- Assets – Account numbers 1,000 to 1,999
- Liabilities – Account numbers 2,000 to 2,999
- Equity – Account numbers 3,000 to 3,999
- Revenues – Account numbers 4,000 to 4,999
- Expenses – Account numbers 5,000 to 5,999
This also gives you ample space in the numbering schema to add new accounts in the future as your business changes and evolves.
3. Harness the power of parent accounts and subaccounts.
QuickBooks and other similar accounting systems support a multi-level account model in which you can create accounts that serve as subsidiaries under other (parent) accounts. In our earlier example regarding marketing, you might create a single parent account for marketing as a whole, and then a series of subaccounts for the individual kinds of marketing being tracked.
Another good example of how this can be used is applicable to an account such as Facilities Expenses, which can then be further examined through subaccounts specific to rent, utilities, cleaning, etc.
For example, if you run a technology laboratory you may also want to have a separate subaccount to track the costs of your clean room as a distinct item. the parent account – subaccount structure enables you to automatically ‘roll up’ expenses and view them collectively, while it also allows you to do the same in reverse, i.e. examine the individual component factors that contribute to a single overall figure.
4. Use the chart effectively, but keep it simple and support it with other tools.
As we’ve seen, you can do a lot to create and customize a chart of accounts that is ideally suited to your business. That having been said, every addition or adjustment should be justified with clear business reasoning.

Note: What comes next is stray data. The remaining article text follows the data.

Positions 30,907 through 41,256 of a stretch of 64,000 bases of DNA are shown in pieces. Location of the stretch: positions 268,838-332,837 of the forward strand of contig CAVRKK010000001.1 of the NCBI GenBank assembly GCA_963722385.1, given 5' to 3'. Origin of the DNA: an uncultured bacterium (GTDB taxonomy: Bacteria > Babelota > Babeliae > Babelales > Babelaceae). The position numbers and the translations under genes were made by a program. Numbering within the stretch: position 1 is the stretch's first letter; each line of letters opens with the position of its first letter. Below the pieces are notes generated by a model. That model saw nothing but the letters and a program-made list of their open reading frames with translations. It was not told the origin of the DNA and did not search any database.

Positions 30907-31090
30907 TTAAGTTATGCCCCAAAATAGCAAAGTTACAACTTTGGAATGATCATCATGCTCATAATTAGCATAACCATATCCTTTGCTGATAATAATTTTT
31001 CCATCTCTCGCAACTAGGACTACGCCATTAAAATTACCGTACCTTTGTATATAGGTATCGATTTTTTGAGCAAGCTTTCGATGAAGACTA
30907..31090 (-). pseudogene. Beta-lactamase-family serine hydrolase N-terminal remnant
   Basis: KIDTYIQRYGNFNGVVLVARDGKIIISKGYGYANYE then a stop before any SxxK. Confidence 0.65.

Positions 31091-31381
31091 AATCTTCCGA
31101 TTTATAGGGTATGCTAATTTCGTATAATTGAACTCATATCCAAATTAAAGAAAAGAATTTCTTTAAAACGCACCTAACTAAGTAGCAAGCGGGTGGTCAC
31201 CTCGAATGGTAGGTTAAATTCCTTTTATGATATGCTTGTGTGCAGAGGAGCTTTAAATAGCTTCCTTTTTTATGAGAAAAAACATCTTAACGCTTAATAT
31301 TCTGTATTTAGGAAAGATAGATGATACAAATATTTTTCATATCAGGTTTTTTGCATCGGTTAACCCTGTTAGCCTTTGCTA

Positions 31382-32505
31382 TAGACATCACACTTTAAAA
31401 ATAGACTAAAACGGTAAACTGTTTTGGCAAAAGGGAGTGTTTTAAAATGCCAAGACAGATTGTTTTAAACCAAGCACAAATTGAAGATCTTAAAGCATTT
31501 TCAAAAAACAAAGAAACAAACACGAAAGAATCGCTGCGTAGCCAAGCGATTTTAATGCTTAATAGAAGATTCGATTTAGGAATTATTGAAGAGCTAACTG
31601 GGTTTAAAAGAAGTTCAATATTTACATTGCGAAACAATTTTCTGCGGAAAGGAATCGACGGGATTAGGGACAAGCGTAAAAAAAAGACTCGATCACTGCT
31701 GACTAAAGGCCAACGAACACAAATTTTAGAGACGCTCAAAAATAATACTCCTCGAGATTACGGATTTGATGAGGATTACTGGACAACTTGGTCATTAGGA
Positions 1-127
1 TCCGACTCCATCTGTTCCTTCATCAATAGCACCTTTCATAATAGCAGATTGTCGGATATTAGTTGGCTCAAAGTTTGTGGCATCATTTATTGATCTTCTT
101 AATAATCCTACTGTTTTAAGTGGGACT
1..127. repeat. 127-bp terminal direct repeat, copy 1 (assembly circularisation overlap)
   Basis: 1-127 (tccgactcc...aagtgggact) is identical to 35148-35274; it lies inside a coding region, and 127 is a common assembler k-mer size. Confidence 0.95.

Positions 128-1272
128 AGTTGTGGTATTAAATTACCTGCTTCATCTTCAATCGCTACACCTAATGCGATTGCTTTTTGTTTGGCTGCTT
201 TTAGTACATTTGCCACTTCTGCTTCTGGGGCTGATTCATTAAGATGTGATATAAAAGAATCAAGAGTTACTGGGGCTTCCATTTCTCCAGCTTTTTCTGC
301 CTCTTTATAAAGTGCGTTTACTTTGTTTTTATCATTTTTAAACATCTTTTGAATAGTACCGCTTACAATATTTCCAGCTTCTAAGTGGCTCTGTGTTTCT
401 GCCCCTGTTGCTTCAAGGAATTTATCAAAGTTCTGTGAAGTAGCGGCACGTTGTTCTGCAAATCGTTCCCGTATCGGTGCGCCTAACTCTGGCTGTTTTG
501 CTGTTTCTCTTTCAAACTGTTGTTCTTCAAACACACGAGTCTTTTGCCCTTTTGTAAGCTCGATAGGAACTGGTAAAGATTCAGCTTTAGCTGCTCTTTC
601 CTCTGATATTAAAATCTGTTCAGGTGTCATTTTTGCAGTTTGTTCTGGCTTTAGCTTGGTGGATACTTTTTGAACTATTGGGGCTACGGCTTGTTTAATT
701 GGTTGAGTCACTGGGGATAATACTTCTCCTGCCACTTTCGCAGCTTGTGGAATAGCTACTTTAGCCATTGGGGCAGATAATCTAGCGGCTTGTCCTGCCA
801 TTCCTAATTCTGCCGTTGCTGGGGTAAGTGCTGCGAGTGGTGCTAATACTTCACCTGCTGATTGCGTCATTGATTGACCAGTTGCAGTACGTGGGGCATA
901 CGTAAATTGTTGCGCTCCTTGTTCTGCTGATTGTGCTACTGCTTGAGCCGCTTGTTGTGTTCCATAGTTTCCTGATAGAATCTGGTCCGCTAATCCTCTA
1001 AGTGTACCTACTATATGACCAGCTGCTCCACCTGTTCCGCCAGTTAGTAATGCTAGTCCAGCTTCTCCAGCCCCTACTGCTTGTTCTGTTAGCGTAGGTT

Simplicity in the chart of accounts is as essential as precision. Make it too complex, and you risk seriously bogging down your accounting process and confusing things on financial reports or come tax time. On the other hand, a generic and ill-fitted chart of accounts leaves you ill equipped to make and manage the right business decisions.
Also, remember that there are other tools you can use to track and manage your business, alongside the chart of accounts. In QuickBooks, these include functions such as Classes (used in transactions to separate transactions that relate to different departments), Types (assigned to individual customers, vendors and jobs for classification purposes) and Locations (used to track data specific to individual business locations). Use the chart of accounts for its intended purpose, and then use these other tools for theirs.
Finally, remember that your chart of accounts is an incredibly powerful and central business asset. That means you may know ‘just enough to be dangerous’, so before you go and actually make changes to your chart of accounts, make sure to consult with your CFO or speak directly with your small business CPA. Walk through your requirements and objectives with them, and then let your expert advisors guide you through making the right changes for your business.
With a clearly structured and well-defined chart of accounts that is optimized for your business, you’ll be well on your way to a better understanding of your accounting, and a stronger ability to make the right decisions for your business.